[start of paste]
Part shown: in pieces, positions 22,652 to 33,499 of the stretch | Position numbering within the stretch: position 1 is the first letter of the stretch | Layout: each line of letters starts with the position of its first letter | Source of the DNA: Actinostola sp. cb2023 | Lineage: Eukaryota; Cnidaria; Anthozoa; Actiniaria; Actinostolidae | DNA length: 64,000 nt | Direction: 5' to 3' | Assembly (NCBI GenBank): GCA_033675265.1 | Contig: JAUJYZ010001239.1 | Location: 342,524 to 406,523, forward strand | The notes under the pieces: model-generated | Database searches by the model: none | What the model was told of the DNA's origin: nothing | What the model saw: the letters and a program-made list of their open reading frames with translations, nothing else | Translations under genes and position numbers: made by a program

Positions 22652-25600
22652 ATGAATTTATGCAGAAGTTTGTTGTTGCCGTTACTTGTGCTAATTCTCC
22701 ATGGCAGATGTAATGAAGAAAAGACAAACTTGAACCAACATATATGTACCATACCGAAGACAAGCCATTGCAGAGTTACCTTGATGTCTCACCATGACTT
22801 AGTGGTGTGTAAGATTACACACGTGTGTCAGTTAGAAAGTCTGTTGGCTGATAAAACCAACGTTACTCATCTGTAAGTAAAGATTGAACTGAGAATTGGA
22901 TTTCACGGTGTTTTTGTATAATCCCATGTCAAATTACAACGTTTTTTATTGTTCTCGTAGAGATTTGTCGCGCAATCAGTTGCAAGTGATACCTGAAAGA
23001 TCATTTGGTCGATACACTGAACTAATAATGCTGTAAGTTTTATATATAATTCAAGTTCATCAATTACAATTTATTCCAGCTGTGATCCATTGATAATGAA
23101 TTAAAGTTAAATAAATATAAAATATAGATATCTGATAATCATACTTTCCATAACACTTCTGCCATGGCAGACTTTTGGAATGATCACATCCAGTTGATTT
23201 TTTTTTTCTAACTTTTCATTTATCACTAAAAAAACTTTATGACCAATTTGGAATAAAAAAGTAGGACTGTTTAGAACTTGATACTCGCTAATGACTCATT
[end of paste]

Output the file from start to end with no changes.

Part shown: in pieces, positions 22,652 to 33,499 of the stretch | Position numbering within the stretch: position 1 is the first letter of the stretch | Layout: each line of letters starts with the position of its first letter | Source of the DNA: Actinostola sp. cb2023 | Lineage: Eukaryota; Cnidaria; Anthozoa; Actiniaria; Actinostolidae | DNA length: 64,000 nt | Direction: 5' to 3' | Assembly (NCBI GenBank): GCA_033675265.1 | Contig: JAUJYZ010001239.1 | Location: 342,524 to 406,523, forward strand | The notes under the pieces: model-generated | Database searches by the model: none | What the model was told of the DNA's origin: nothing | What the model saw: the letters and a program-made list of their open reading frames with translations, nothing else | Translations under genes and position numbers: made by a program

Positions 22652-25600
22652 ATGAATTTATGCAGAAGTTTGTTGTTGCCGTTACTTGTGCTAATTCTCC
22701 ATGGCAGATGTAATGAAGAAAAGACAAACTTGAACCAACATATATGTACCATACCGAAGACAAGCCATTGCAGAGTTACCTTGATGTCTCACCATGACTT
22801 AGTGGTGTGTAAGATTACACACGTGTGTCAGTTAGAAAGTCTGTTGGCTGATAAAACCAACGTTACTCATCTGTAAGTAAAGATTGAACTGAGAATTGGA
22901 TTTCACGGTGTTTTTGTATAATCCCATGTCAAATTACAACGTTTTTTATTGTTCTCGTAGAGATTTGTCGCGCAATCAGTTGCAAGTGATACCTGAAAGA
23001 TCATTTGGTCGATACACTGAACTAATAATGCTGTAAGTTTTATATATAATTCAAGTTCATCAATTACAATTTATTCCAGCTGTGATCCATTGATAATGAA
23101 TTAAAGTTAAATAAATATAAAATATAGATATCTGATAATCATACTTTCCATAACACTTCTGCCATGGCAGACTTTTGGAATGATCACATCCAGTTGATTT
23201 TTTTTTTCTAACTTTTCATTTATCACTAAAAAAACTTTATGACCAATTTGGAATAAAAAAGTAGGACTGTTTAGAACTTGATACTCGCTAATGACTCATT